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ENGELBERT HUMPERDINCK: Der Blaue Vogel

Incidental Music after a Christmas Fairy Tale by Maurice Maeterlinck
Juri Tetzlaff · Rundfunkchor Berlin · Rundfunk-Sinfonieorchester Berlin · Steffen Tast

2CD-Set · C5506 PC: 21 UPC: 845221055060

In 1908, Maurice Maeterlinck wrote his play The Blue Bird (L’Oiseau bleu). Having proved a good source of operatic subjects before (Pelléas et MélisandeAriane et Barbe-Bleue), it is no surprise that composers jumped at the opportunity to write music to this latest. The French composer Albert Wolff made an opera of it that, though premiered at the MET, has since been forgotten. But even before that, in 1912, Max Reinhardt put it on as an adapted Christmas play in Berlin and he had none less than Engelbert Humperdinck write the incidental music to it. The music was never published until Steffen Tast found the score and salvaged it for us to hear. A sweet story and sweeter still music by Humperdinck newly discovered? Why, that’s in and of itself as though it was Christmas!

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#bruckner24 /The Complete Versions Edition/

Symphony No. 4 in E flat major (1876) 'The Romantic'
ORF VIENNA RADIO SYMPHONY ORCHESTRA · MARKUS POSCHNER

C8084 PC: 21 UPC: 845221080840

This Complete Versions Edition includes all versions published or to be published under the auspices of the Austrian National Library and the International Bruckner Society in the Neue Anton Bruckner Gesamtausgabe (The New Anton Bruckner Complete Edition)
Continuing their survey of all of Anton Bruckner’s symphonies in each and every one of their various versions, Markus Poschner and his team now tackle the original 1876 version of Bruckner’s arguably most popular symphony, the Fourth. “1876? Surely you mean 1874!” might the Bruckner-maven go. Well, actually, recent research has brought to light that Bruckner was still fiddling around with his first go at that work, but not so substantially that the changes amounted to a separate version or, for that matter, the 1878 second “standard” version. Paul Hawkshaw’s liner notes detail all the differences if you’re interested – but of course, one can also just enjoy the raw and fresh music of Bruckner’s expansive first ideas.

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BOHUSLAV MARTINŮ: Larmes de couteau · Comedy on the Bridge

(Short Operas)
Elena Tsallagova Esther Dierkes · Björn Bürger · Staatsorchester Stuttgart · Cornelius Meister

C5477 PC: 21 UPC: 845221054773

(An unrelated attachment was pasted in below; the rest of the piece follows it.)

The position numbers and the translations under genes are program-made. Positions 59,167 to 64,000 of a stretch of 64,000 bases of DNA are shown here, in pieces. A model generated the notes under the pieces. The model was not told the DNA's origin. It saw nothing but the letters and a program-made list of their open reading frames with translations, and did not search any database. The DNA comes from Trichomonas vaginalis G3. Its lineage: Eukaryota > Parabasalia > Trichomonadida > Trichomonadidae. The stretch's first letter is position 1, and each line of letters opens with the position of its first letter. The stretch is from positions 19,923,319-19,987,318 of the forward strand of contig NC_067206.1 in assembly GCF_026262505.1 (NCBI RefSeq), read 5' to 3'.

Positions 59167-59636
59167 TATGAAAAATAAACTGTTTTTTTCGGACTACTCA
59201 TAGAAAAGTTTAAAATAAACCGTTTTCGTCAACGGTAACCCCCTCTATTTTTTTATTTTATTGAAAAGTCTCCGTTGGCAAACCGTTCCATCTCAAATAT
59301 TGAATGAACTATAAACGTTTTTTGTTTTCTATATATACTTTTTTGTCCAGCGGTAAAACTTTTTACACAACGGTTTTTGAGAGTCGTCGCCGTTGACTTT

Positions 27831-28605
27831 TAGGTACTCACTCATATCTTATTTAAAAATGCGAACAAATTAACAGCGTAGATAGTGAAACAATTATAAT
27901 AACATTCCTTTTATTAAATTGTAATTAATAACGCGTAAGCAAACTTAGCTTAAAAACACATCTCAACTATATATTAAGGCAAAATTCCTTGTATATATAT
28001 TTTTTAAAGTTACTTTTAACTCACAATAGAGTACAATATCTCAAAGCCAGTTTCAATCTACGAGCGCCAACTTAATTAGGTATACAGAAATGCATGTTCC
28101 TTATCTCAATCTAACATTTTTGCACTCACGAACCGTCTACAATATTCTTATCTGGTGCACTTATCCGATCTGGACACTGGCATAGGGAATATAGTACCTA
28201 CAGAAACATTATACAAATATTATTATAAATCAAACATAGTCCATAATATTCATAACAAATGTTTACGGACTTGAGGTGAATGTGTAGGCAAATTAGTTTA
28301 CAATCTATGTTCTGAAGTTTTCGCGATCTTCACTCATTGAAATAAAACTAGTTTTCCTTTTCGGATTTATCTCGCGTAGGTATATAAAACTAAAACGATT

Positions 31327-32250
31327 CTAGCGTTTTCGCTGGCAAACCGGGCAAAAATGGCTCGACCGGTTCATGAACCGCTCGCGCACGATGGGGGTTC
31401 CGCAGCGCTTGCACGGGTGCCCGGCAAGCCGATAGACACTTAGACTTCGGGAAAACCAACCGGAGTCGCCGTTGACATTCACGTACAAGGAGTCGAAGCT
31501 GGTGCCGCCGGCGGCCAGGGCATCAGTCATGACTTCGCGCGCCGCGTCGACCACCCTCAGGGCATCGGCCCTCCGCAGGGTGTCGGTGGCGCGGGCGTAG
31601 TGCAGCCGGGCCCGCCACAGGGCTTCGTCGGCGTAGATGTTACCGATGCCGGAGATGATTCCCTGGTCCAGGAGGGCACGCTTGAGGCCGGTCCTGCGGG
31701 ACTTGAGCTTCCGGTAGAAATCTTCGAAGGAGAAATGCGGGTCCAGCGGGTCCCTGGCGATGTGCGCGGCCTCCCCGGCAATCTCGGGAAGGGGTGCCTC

Martinů is a musical chameleon. On the one hand, there’s an unmistakable from to his output, on the other hand, he would adopt and adapt just about any style that happened to be en vogue or to his liking. These two one-act operas, presented on record for the first time in their respective versions, are a case in point. There’s that cracking little shocker that is Knife Tears (in its original French version), in which Martinů set an absurdist libretto to the sounds of Le Jazz Hot, Stravinsky, and anything in between. This is juxtaposed with the English version of his Comedy on the Bridge (the one that helped this work to brief fame), which is wildly different (if anything more in the style of Hanns Eisler), despite being separated by a mere seven years.

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Leo Blech: Alpenkönig und Menschenfeind

(The Alpine King and the Misanthrope) Opera
Collett · Saemundsson · Opernchor Aachen · Sinfonieorchester Aachen · CHRISTOPHER WARD

2CD-Set · C5478 PC: 22 UPC: 845221054780

Around 1902 Leo Blech nabbed the subject of the “original romantic-comic magic” play by Viennese theater manager/actor/playwright Ferdinand Raimund, had it streamlined, and turned it into his fifth opera. A cantankerous misanthrope terrorizes family and servants with his paranoid mistrust. He’s only cured when faced with his own behavior courtesy of supernatural role reversal. Highbrow opera meets folksy farce with unexpectedly gorgeous, splendidly orchestrated music somewhere between Wagner and Humperdinck. The premiere at the Dresden Court Theater was a sensational success. Then all of Blech’s music was banned and once the Nazi horror was over, it never came back. Now you can hear what we missed.

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LEO BLECH (1871-1958) Orchestral Works

Orchestral Songs
Sonja Gornik · Opernchor Aachen · Sinfonieorchester Aachen · Christopher Ward

C5481 PC: 21 UPC: 845221054810

The closest Leo Blech (1880–1959) gets to fame these days is being mistaken for Ernest Bloch. Actually, some might still remember his seminal work as an opera conductor in Berlin, where he worked for almost half a century (except for the Nazi years). But his compositions – either operas or involving the voice in some other way – have disappeared from the repertoire. What a shame, because his music is, while less probing than that of his contemporary Bloch’s, very much charming in the style of, say, Humperdinck or Rheinberger.

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